Posted Jun 20, 2011 06:31 AM
When a potential student asks me about lessons, my first question is: What is your experience?. 9 times out of 10 it is none. Remember, always be honest with your instructor. It helps them a great deal in finding a good starting place. They were once beginners too!
Regardless of the type of music you listen to or want to play, here is a short list of things you MUST know and practice.
Can you name the strings? Top to bottom or bottom to top? When I show new students strings, I start bottom to top. (E-A-D-G-B-E) I also use word association to help with this:
Elephants - Always - Do - Good - Before - Eating
That might sound silly, but children love it and adults think its so silly that they can't stop laughing. Try it yourself and say it out loud!
2) Tuner! Tuner! Tuner!
This is an absolute must!!! Regardless if it is on your iPhone, Android or some $20.00 job, you must have one! Now, I might sound a little callus about this, but there is nothing worse than hearing a guitarist out of tune.
Once your guitar is in tune, you will be able to develop your ear. You will hear things how they should or should not be. This should be the first thing you do when you pick up your guitar.
3) Chords and calluses
I put these two together because both develop over time. The human hand is an amazing thing and your fingers are delicate. When a beginner plays their first chord it is usually the same for everyone: You apply the death grip and your finger tips hurt. Well, honestly there is no way to get around it except practice, practice, practice. Believe me, it will get easier.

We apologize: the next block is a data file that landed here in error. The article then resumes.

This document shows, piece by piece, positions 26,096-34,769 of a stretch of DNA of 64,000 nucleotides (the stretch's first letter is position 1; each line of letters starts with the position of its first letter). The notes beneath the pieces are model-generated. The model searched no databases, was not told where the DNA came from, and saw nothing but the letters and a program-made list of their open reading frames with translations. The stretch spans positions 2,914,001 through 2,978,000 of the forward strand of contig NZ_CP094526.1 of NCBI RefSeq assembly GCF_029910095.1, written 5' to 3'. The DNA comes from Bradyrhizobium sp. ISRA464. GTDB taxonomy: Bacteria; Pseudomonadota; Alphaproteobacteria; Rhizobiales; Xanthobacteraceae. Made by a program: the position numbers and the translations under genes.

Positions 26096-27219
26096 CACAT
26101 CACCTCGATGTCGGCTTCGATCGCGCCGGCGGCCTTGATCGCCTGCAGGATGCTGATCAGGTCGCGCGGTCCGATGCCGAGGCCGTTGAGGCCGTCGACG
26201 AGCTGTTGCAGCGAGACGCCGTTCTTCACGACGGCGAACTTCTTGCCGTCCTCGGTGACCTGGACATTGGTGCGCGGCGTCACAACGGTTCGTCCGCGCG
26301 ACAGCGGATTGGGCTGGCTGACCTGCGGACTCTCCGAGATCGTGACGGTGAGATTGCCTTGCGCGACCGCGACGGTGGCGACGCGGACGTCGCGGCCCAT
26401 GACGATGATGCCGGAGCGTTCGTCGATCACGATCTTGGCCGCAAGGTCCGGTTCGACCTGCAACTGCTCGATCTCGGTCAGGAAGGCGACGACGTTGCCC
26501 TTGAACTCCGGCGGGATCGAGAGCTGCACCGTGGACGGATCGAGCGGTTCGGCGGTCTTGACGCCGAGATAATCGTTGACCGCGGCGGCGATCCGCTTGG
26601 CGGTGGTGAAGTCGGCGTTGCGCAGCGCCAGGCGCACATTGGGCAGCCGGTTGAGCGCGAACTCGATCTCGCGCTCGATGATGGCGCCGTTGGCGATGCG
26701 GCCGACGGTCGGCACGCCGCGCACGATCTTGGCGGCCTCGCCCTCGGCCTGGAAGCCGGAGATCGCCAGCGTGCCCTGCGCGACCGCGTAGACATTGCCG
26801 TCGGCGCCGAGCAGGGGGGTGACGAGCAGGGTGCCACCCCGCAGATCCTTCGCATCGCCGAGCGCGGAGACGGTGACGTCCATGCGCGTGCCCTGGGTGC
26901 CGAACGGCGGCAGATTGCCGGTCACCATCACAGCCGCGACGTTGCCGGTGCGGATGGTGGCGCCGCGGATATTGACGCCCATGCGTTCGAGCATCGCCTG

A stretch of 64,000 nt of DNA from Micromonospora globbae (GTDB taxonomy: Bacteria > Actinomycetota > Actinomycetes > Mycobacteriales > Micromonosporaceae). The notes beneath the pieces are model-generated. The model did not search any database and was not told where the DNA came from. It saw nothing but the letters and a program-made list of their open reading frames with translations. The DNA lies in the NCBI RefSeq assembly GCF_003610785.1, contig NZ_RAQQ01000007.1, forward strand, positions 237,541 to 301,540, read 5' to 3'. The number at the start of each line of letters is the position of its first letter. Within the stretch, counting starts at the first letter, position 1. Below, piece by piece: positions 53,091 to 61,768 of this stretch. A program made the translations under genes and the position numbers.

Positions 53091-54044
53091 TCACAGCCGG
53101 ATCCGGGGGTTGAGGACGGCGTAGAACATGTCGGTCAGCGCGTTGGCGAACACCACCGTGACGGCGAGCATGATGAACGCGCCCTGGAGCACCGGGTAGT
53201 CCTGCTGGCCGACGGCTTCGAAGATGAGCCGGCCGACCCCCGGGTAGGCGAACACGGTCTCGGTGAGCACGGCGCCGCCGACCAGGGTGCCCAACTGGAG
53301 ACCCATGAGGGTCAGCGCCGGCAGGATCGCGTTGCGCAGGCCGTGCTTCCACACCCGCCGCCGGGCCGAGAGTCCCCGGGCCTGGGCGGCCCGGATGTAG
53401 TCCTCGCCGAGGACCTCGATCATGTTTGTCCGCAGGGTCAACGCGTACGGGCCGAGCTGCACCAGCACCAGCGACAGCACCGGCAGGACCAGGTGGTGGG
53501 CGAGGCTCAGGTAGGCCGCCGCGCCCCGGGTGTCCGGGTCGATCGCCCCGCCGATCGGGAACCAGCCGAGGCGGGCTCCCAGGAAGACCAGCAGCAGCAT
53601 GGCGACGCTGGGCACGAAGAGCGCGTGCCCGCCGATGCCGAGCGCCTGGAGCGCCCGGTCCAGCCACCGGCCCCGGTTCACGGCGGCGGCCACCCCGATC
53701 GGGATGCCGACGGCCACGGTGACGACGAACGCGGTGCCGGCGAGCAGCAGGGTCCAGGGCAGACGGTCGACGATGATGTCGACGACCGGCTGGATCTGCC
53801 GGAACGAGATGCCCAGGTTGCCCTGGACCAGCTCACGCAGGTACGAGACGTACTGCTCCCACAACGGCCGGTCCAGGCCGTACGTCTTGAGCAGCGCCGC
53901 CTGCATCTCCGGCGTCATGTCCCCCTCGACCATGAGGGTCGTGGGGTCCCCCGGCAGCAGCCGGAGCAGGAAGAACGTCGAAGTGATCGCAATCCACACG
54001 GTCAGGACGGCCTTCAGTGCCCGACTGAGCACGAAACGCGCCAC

I recommend starting with some easy chords. For instance, E minor or A major. These are simple chords that are easy to play. Never start with C major or B minor 7!
As an instructor I know that learning and practicing two chords is really boring. However, keep in mind, you need to get your fingers to do something they have never done before. Challenge yourself: Can you play the chords correctly? If you had your hand on your lap and I said, Play G!, could you play it?
The important thing to remember here is, just because you can play a chord or a scale, does not mean you can apply it. Master what you learn, then move on.
One important thing I would like to mention about practicing. If you are not in the mood or have no ambition, do not force it. Even I sometimes get that way where I would rather do something else. If you force something, you will not enjoy it.
There is plenty of material on the Internet or your local book store to help you out. Use it all! Hang out with guitarist above your level. Believe me, we all like to talk and show others what we know.
Listen to your body. If it hurts, stop playing. Lastly, sit up straight!
Thanks for reading! Feel free to contact me anytime!